Discussion of my recent Beltane post…

So the ever fabulous Tracy the Red posted a reply to my recent Beltaine related post.   I should like to share it and my reply, with you my dear readers and encourage more discussion on this, here, and on the Pagan Community Builders list, and elsewhere in the community.

Anyway Tracie posted this to my comments section…

“Be careful there, darlin’ because Beltane is a festival that is directed at the Celtic fire God Bel and Aphrodite is Greek. She has Her own holy tides and we all know how stroppy She can get if She doesn’t receive Her proper worship. Beltane also doesn’t involve Maypoles either; that’s May Day. Maypoles are something Germanic peoples are into, even to this day. May Day itself is a day sacred to Freyja and is a lot more “Samhain-esque” than most would realize.

Wouldn’t mixing and matching deities and festivals fall under “cultural misappropriation?””

Well, I’ve written a small bit about cultural misappropriation recently, and also had a bit of a chat on the topic with Tracie the other day (pray for her air-conditioning unit folks!), so the topic is hovering about and well worth bringing up.  It is also an issue I have started to seriously wrestle with as both a Neo-Pagan Witch and a budding Hellenic Polytheist.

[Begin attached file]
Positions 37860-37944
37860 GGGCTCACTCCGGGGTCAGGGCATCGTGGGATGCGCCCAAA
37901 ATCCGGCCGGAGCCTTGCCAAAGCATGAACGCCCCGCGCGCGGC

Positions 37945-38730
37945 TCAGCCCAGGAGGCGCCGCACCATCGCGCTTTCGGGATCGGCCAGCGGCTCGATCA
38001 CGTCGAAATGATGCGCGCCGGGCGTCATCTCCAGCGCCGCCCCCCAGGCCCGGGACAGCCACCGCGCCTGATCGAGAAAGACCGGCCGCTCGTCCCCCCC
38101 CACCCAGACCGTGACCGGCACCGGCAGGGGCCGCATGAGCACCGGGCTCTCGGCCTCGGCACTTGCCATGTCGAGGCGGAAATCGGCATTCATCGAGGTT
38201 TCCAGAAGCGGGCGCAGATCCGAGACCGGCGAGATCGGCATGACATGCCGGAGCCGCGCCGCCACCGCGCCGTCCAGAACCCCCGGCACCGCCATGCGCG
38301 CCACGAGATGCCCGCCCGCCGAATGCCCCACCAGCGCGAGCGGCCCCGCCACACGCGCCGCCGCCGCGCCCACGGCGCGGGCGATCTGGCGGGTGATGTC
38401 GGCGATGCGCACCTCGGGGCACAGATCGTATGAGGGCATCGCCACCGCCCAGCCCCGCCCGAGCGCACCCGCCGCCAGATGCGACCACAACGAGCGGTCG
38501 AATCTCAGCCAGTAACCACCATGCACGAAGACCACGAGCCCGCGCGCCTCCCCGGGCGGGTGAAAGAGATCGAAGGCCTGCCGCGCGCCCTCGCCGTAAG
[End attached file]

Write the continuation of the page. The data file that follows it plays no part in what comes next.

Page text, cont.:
I have re-read the article, and I can see where, as a result of some inspecifics in my writing of it, I did commit some cultural misappropriation… or an least provide opportunity for it to flourish.

I would say there are two areas where I could have written things out better.

1. I did not write clearly enough about which Beltaine I was writing about.

Beltaine/May Day/Walpurgisnacht are three inter-related festivals that have some very different meanings for different branches of our Pagan movement.  I tried to speak to this within the post

“Especially this time of year.  Beltane, or May Day, is the time of year when many of us modern Pagans celebrate fertility and passion and joy and love and lust.”

Note the use of the word “many”… not “all”; but I should have been more detailed.

To a Celtic Reconstructionist, it is the fire festival celebrating the beginning of Summer and a festival for Bel.

To Heathens it may be a festival of Spring, and a time to honor Nerthus and Njord.  (for some Kindreds anyways….)

(And in both of the above examples different groups and individuals will have different observances, and ways of relating to and honoring the holiday.)

For the Hellenic Recons and well Beltaine really has little to do with the directly reconstructionist path.  Some have already celebrated Anthestreria.  (more on this Dionysian festival later)

Then of course for the Neo-Pagan and Witch and Wiccan communities the Beltaine Sabbat takes elements of  all of the above with a heavier focus on the light-hearted fertility and spring and a little less on the Samhaineque elements.